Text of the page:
As the years go by, I just can’t believe how many artists are recording covers albums. It seems to have started with Rod Stewart and his never-ending songbook series, which spawned a whole host of his peers delivering new interpretations of old standards. The latest, of course, is Stewart’s old mate one Paul McCartney, who has just dropped an impressive set called Kisses On The Bottom on us. It seems though that the trend has moved on to the genre of soul music as again the list of artists attempting these much-loved classics is growing by the day.
Seal added himself to that list a few years ago with 2008’s Soul, which I found to be flat and a little schmaltzy. As such, I was never going to purchase this new collection from him (simply titled Soul 2) at all. All of that changed about two weeks ago when I was trawling the internet late one night and stumbled upon Seal’s version of the old Rose Royce hit “Wishing On A Star,” which blew me away so much that the next day I went out and purchased this disc.
Now, not everything here sounds as good as that song nor does it always work for me, but I have to say it is a huge improvement on Seal’s previous set of covers. Seal has too often sounded like everybody else and not enough like himself. What I mean is the guy has a really beautiful voice, but so much of the time he sounds like he is holding back or trying to fit in the at times questionable material he has delivered. There have been forays into Euro Pop and dance music, as well as a few too many sappy ballads for my liking.
But as a young man, he was capable of some brilliant things, which he showed with his stunning self-titled debut album way back in 1991. So the most pleasing thing for me when listening to this record is that it sounds like he has allowed himself more freedom to let go and feel the songs out a bit more; also, his vocal performances here are some of his finest ever.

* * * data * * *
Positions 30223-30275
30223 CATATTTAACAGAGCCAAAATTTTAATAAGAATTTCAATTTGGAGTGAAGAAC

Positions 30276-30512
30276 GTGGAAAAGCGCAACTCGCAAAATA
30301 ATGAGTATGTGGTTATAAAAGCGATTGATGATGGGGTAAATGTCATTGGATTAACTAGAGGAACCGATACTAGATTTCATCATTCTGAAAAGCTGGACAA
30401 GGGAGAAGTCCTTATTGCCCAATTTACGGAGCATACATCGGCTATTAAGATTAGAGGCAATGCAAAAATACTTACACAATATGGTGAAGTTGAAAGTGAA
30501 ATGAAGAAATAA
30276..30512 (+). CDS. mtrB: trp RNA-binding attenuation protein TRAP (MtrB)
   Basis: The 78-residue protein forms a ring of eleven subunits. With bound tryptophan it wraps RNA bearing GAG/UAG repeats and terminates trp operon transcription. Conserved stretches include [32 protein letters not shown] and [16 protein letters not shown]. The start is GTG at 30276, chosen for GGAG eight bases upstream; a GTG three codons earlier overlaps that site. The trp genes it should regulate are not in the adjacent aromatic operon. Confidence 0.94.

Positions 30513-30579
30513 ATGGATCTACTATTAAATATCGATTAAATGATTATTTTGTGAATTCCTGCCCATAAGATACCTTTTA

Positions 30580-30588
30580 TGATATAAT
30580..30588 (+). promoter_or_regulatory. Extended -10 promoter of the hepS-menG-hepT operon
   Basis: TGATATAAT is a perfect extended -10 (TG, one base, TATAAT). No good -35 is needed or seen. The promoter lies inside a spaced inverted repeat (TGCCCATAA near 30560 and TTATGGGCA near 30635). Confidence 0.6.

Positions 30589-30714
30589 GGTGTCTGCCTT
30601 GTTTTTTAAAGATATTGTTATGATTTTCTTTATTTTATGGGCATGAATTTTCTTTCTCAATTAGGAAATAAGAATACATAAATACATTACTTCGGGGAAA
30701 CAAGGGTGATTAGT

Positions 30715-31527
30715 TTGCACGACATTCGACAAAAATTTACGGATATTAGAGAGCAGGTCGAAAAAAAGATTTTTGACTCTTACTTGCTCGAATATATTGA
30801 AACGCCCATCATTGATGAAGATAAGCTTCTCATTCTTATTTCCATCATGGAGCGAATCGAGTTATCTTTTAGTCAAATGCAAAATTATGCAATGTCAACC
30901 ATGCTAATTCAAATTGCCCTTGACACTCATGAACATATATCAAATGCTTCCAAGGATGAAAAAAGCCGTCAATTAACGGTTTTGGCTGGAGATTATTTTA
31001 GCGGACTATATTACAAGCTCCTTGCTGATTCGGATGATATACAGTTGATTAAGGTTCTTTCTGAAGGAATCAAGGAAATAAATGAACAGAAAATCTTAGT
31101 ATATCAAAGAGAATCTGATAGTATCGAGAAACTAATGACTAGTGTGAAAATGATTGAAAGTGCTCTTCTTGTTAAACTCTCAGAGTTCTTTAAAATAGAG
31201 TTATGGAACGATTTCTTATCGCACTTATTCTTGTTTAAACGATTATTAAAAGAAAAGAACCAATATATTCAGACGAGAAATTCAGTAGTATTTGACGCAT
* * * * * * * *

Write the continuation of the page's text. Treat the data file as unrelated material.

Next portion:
That version of “Wishing On A Star” is epic, and his voice soars over a killer track that far exceeds the original. More standouts come in the form of the sexy “Love T.K.O.” and the beautiful “Ooh Baby Baby.” There is a faithful and earnest reading of Al Green’s “Let’s Stay Together” and funky version of “Love Don’t Live Here Anymore,” both of which sound tailor-made for Seal’s voice and he sounds very comfortable singing them.
Things stay funky with a cool version of “Back Stabbers” and a sweet but slightly watered-down cover of Marvin Gaye’s classic “What’s Going On.” Bill Withers’ “Lean On Me” is a great song, but maybe this is just one cover too many. I don’t like the arrangement and Seal could have done more with the delivery as well. A couple more sweet moments with “Love Won’t Let Me Wait” and “Oh Girl” and we are all done here.
Soul 2 is a nice, charming enough album of covers that breaks no new ground nor convinces me to become a Seal fan, but it was worth every cent for that stunning version of “Wishing On A Star.”
|I'm going to get this CD. I got the first Soul album and loved every cut. If the reviewer is saying he thinks this album is better than the last one,FLAT??. Then this has to be a great album. Any readers intersted in Seal's first Soul album, beleive me if you love and know R&B music. You will love it. It is NOT FLAT!|